but they are looking good now. but i cant wait to finish coaching at the end of this season and just concentrate on my own son.Enough of clubs and parents. I know every year good coaches bail and it does not seem to matter much but eventually you would have to think it will bring youth football to a stop. I will love the look on there faces when i don't volunteer.

ps it was not over equal time on the field, it was over not starting and how good his son was and how much better than the other players he was (do you believe that ffs)

Edited by krones3: 9/5/2016 10:44:59 AM


It is a problem when parents have high opinions of their own children's ability, don't do all the work to train as coaches, then try and tell coaches what to do.

Obviously you are looked towards volunteering your time by other parents, Krones.

I had an issue wham one of my kids was in the last year at primary school. A new coach played his son as central striker, keeping him on the pitch for the whole of every game. He scored a lot of goals and the coach didn't rotate players much. My child gave up football the next year. I did take the coach to task later in the season about lack of rotation.

At the same time I wanted a rest from coaching, so I can also be blamed for not taking up the coaching position that year.

Postscript - my child had an inspiring teacher two years later at high school who galvanised the football career of my child and inspired many new players to take up football and others to resurrect their careers.

The coach whose son was a favourite has gone as far as 4th division. My progeny has gone on to state league, top division NPL football. One of the great things for development as been constant supplementary indoor football and futsal rosters, which are often informal.

The most important thing is that kids enjoy football. Most of the time I've picked the brains of a friend who is a very, very experienced coach over 35 years and acted on his advice over issues I've had.

FFA is now focusing on the club as the epicentre of players' development. Not rep, state and NTC squads.





Edited by Decentric: 10/5/2016 08:58:05 AM
Decentric
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General Ashnak wrote:
I believe that, we had a family move their son to a different club because we didn't select him to trial for the chance to trial for selection to the State U12 development squad (which basically just engaged in some extra training over the summer holidays). It was a blessing in disguise though as he was a horrendous ball hog who didn't listen at training and believed that athleticism would be a substitute for skill.


Good to see you back, GA.:)

It is a challenge coaching kids who have talent, but think they know it all.

I try to treat all kids equally and fairly. Ball hogs came up at my first coaching course in the old days before the changed curriculum. The TD, David Abela at the time, said he loved them , because they had talent. He joked send them to him!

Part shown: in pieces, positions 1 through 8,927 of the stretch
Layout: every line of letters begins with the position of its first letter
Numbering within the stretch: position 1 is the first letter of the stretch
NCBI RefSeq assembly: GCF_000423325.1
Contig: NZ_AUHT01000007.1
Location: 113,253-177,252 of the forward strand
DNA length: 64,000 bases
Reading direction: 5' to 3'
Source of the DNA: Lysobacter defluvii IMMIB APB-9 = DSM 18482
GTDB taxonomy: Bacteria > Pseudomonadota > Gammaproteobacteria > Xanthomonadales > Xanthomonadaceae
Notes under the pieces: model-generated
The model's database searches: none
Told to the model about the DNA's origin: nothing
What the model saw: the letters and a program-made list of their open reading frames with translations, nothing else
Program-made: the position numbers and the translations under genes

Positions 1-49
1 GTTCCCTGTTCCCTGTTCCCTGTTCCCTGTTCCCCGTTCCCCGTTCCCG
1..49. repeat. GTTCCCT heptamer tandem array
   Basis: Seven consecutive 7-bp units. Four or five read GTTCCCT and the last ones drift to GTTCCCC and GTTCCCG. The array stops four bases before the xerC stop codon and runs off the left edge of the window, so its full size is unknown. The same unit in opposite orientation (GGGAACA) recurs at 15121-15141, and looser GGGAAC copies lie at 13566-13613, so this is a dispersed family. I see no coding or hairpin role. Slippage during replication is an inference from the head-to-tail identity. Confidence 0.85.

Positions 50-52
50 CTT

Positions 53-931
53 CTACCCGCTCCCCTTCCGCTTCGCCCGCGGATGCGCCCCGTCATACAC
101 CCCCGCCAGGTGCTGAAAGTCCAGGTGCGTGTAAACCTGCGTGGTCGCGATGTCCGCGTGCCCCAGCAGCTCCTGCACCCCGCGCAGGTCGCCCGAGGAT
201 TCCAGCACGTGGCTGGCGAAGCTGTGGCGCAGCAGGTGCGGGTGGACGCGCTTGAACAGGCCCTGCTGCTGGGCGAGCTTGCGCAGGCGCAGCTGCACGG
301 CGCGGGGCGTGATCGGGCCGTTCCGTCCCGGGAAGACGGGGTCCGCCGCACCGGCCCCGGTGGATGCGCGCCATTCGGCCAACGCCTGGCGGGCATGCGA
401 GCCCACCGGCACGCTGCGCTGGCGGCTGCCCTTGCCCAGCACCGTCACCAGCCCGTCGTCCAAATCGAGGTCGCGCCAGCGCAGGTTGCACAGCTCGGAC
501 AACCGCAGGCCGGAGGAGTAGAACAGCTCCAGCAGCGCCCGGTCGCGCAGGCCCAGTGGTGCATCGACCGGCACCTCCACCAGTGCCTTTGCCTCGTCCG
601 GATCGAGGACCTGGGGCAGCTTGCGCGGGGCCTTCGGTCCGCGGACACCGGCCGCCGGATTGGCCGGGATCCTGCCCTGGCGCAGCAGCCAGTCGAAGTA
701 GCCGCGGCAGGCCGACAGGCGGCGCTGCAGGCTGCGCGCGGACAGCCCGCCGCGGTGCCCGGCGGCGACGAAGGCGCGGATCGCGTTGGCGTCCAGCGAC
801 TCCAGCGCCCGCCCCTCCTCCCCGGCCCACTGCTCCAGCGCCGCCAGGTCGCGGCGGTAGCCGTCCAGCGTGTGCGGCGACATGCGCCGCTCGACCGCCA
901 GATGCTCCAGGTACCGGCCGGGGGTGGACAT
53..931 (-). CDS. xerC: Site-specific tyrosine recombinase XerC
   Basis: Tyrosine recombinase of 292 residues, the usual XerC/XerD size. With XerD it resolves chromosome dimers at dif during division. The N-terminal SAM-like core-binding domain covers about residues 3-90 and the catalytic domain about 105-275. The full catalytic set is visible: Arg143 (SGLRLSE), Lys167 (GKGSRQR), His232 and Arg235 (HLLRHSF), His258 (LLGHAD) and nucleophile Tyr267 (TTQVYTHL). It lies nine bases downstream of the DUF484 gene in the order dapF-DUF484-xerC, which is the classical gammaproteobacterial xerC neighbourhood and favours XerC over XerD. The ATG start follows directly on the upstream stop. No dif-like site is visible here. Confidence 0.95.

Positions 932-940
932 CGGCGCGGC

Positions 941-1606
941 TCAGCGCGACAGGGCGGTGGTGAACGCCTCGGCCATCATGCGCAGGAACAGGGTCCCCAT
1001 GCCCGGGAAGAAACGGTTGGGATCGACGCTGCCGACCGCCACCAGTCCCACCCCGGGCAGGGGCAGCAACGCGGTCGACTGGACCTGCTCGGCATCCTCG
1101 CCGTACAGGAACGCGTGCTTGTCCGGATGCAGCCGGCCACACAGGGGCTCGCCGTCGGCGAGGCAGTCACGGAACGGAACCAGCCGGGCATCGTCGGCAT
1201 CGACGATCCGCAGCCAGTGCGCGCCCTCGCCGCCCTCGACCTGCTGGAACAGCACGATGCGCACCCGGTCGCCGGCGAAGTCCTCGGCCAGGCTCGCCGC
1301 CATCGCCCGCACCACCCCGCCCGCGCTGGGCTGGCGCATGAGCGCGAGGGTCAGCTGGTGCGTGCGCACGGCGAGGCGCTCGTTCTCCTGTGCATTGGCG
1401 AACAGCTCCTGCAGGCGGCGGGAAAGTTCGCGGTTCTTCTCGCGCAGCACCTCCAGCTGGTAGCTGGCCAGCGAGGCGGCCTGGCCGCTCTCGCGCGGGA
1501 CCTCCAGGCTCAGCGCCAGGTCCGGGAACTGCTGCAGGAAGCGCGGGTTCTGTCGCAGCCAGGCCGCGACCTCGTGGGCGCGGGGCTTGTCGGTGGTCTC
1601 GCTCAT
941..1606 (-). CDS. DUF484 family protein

Some coaches used a video to show kids what they don't want. I've pulled kids up who are hogging at training in the Game Training phase of play when we are supposed to stop play and discuss player actions and options.

When teammates point out better options first, before the coach suggests a better option when play is stopped and the coach asks the player, then teammates suggest what could have been preferable options, the message soon becomes apparent.


Decentric
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One of the things I've always done when not involved in coaching, is periodically thank the coaches who coach my kids.

A lot more parents need to appreciate how much work is involved in coaching. Some parents are great in that they ask how they can do anything to support a coach.
General Ashnak
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Decentric wrote:
General Ashnak wrote:
I believe that, we had a family move their son to a different club because we didn't select him to trial for the chance to trial for selection to the State U12 development squad (which basically just engaged in some extra training over the summer holidays). It was a blessing in disguise though as he was a horrendous ball hog who didn't listen at training and believed that athleticism would be a substitute for skill.


Good to see you back, GA.:)

It is a challenge coaching kids who have talent, but think they know it all.

I try to treat all kids equally and fairly. Ball hogs came up at my first coaching course in the old days before the changed curriculum. The TD, David Abela at the time, said he loved them , because they had talent. He joked send them to him!

Some coaches used a video to show kids what they don't want. I've pulled kids up who are hogging at training in the Game Training phase of play when we are supposed to stop play and discuss player actions and options.

When teammates point out better options first, before the coach suggests a better option when play is stopped and the coach asks the player, then teammates suggest what could have been preferable options, the message soon becomes apparent.


Cheers D :)

I'm coaching U10s at the moment so we're not as stressed about the tactical side of the game as we are about them utilising the skills we are teaching them at the correct moment. Learning to read the flow of play and their team mates more than how to create the situations. Next season we'll work on that :)

The thing about football - the important thing about football - is its not just about football.
- Sir Terry Pratchett in Unseen Academicals
For pro/rel in Australia across the entire pyramid, the removal of artificial impediments to the development of the game and its players.
Youth Coach and part of The Cove FC